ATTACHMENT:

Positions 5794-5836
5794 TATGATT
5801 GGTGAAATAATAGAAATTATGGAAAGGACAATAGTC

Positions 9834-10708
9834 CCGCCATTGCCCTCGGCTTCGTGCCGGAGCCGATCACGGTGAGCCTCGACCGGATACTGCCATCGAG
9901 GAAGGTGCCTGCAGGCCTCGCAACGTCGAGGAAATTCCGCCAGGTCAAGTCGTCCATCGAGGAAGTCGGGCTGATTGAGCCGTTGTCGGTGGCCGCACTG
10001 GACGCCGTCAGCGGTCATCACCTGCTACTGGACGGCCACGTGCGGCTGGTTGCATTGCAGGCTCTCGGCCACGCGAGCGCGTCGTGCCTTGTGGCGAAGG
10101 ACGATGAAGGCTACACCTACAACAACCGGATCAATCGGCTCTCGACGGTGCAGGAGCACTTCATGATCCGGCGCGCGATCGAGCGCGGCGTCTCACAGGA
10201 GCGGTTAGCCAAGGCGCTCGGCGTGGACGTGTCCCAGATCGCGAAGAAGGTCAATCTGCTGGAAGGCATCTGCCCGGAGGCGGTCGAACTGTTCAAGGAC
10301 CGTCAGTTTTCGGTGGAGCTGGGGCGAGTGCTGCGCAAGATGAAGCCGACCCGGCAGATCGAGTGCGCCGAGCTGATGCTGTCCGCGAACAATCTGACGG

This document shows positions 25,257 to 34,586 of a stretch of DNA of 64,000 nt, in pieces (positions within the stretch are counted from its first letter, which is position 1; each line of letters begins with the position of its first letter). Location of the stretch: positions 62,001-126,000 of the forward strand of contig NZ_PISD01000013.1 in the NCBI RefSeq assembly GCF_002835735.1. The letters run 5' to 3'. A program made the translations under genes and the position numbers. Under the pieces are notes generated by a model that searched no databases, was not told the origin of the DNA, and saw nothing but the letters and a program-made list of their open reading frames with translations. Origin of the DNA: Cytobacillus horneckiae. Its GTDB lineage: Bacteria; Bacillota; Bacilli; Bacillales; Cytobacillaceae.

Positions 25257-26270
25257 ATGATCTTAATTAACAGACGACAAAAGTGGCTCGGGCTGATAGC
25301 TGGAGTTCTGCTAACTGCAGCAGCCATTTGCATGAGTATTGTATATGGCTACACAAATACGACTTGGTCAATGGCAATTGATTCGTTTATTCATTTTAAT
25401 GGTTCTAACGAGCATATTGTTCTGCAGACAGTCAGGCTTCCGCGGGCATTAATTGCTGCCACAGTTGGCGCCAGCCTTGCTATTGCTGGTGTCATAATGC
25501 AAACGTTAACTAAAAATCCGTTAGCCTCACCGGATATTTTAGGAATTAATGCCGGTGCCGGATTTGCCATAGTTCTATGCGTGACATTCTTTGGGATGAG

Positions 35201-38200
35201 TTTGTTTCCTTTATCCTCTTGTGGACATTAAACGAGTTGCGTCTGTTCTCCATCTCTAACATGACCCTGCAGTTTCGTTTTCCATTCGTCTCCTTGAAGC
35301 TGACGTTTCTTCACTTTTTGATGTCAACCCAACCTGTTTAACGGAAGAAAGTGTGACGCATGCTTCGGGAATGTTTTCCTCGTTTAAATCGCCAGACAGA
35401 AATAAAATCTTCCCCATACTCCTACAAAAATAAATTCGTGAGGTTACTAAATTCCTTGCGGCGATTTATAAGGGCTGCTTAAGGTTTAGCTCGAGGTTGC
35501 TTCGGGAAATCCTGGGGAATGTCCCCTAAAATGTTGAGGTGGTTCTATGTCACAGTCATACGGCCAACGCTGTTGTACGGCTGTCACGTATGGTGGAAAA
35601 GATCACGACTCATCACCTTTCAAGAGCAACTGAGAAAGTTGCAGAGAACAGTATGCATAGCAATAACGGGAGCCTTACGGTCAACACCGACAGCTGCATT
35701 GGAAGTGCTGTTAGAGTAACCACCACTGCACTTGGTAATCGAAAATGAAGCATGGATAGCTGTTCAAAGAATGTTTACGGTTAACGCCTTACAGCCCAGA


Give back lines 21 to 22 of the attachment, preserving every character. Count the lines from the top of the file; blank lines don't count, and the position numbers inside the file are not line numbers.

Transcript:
35501 TTCGGGAAATCCTGGGGAATGTCCCCTAAAATGTTGAGGTGGTTCTATGTCACAGTCATACGGCCAACGCTGTTGTACGGCTGTCACGTATGGTGGAAAA
35601 GATCACGACTCATCACCTTTCAAGAGCAACTGAGAAAGTTGCAGAGAACAGTATGCATAGCAATAACGGGAGCCTTACGGTCAACACCGACAGCTGCATT